Introduction: Equilibrium of a Particle Mechanical Engineering Notes | EduRev

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Mechanical Engineering : Introduction: Equilibrium of a Particle Mechanical Engineering Notes | EduRev

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Equilibrium of Particle and Body

Equilibrium of a Particle When the resultant of all forces acting on a particle is zero, the particle is said to be in equilibrium.

A particle which is acted upon two forces.

Newton’s First Law:  If the resultant force on a particle is zero, the particle will remain at rest or will continue at constant speed in a straight line.

EQUILIBRIUM   A particle is in equilibrium if it is at rest if originally at rest or has a constant velocity if originally in motion. The term equilibrium or static equilibrium is used to describe an object at rest. To maintain equilibrium it is necessary to satisfy Newton’s first law of motion, which requires the resultant force acting on particle to be equal to zero. That is ∑F = 0 A Where ∑F = Sum of all the forces acting on the particle which is necessary condition for equilibrium. This follows from Newton’s second law of motion, which can be written as ∑F = ma. Put in equation A   ma = 0 Therefore the particle acceleration a = 0. Consequently the particle indeed moves with constant velocity or at rest.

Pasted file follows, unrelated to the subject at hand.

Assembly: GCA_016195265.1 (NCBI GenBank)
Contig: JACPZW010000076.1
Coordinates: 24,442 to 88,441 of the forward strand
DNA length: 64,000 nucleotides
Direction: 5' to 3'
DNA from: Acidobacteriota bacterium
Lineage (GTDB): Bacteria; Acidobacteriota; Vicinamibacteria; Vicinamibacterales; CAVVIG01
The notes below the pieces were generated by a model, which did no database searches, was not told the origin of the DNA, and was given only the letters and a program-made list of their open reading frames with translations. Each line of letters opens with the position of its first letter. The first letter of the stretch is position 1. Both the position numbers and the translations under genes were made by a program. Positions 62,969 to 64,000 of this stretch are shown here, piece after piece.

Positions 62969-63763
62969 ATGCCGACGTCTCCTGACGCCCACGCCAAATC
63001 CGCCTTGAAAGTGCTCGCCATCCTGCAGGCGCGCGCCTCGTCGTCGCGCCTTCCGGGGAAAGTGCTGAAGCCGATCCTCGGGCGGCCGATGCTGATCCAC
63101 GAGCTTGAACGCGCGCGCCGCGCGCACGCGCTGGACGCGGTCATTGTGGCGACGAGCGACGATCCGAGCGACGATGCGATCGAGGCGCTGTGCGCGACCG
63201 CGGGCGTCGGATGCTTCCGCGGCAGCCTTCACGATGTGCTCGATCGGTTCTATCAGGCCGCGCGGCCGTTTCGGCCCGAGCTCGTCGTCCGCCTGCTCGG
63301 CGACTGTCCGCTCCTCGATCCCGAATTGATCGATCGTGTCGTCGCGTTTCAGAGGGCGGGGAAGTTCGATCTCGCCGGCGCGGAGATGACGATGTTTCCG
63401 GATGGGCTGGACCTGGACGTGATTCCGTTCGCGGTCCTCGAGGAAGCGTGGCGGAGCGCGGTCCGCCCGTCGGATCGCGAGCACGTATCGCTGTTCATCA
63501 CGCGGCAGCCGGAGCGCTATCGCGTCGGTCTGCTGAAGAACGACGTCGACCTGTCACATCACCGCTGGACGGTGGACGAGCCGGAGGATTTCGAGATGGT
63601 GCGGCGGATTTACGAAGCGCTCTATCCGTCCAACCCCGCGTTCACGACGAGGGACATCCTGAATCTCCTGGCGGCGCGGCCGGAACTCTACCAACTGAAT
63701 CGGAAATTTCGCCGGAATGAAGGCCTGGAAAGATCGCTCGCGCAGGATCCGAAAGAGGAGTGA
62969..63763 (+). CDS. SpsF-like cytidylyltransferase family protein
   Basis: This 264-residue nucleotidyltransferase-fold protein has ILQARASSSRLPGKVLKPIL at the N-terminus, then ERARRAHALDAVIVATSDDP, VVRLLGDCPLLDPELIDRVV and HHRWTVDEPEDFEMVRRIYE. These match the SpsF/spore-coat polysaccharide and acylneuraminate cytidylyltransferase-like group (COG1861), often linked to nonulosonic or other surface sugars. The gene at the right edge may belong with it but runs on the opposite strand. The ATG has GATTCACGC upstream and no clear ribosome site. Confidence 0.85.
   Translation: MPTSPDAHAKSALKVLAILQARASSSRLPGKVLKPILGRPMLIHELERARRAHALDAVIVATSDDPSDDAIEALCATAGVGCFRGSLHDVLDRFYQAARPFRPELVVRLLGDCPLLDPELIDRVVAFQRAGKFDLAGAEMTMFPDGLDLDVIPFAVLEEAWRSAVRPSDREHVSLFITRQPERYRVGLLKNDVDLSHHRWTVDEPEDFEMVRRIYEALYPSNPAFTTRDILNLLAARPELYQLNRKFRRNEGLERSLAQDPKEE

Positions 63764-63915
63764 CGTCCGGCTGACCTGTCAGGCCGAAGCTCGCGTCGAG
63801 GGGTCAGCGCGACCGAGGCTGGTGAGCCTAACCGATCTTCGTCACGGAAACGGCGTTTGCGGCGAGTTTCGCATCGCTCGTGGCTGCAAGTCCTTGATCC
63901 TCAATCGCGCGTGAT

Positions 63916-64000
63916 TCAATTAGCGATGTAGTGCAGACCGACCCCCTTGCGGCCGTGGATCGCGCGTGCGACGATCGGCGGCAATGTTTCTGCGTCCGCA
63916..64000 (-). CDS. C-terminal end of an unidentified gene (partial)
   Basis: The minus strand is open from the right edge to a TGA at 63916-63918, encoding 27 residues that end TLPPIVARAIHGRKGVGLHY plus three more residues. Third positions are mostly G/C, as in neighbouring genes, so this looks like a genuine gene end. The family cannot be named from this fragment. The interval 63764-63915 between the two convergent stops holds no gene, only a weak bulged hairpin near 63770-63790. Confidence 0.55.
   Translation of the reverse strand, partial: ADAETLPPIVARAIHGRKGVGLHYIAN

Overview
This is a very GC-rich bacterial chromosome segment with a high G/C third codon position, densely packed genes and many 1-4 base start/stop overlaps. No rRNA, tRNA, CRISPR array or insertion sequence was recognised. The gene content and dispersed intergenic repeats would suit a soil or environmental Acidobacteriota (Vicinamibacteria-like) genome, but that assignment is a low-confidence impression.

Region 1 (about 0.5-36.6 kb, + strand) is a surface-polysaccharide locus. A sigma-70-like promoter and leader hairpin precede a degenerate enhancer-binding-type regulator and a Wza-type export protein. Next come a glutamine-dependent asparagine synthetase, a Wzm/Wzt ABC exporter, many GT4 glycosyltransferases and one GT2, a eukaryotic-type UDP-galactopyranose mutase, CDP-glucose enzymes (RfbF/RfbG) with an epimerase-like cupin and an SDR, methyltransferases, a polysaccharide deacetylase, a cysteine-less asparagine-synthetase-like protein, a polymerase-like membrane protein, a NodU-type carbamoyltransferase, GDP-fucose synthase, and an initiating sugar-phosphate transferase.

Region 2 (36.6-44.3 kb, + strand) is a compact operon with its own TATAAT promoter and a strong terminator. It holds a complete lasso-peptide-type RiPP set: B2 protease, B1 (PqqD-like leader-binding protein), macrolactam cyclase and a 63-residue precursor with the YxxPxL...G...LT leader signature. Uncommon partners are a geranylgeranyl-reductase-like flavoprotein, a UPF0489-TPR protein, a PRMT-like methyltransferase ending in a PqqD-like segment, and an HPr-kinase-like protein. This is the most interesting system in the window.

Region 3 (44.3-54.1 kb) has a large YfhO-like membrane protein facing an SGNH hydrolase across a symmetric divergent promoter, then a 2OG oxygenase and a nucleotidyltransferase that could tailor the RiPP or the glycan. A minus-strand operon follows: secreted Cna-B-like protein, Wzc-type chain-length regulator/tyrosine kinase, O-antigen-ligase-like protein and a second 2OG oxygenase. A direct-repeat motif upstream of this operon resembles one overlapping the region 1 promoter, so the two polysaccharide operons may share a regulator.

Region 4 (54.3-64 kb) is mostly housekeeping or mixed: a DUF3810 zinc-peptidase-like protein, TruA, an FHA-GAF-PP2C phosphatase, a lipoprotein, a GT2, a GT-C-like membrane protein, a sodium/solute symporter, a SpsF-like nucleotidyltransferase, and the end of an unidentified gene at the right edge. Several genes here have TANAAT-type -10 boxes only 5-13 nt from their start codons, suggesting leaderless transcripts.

Methods for the Equilibrium of Forces: There are many methods of finding the equilibrium but the following are important 1. Analytical Method 2. Graphical Method 1. Analytical method for the equilibrium of forces.The equilibrium of forces may be studied analytically by Lami’s theorem as discussed under

Lami’s Theorem: It states, “If there are three forces acting at a point be in equilibrium then each force is proportional to the sine of the angle between the other two forces”. Let three force F1, F2 and F3 acting at a point and the opposite angles to three forces are γ , β, and α as shown in figure

    Mathematically             F1/Sin β  =  F2/Sin γ  =  F3 β/Sin α        

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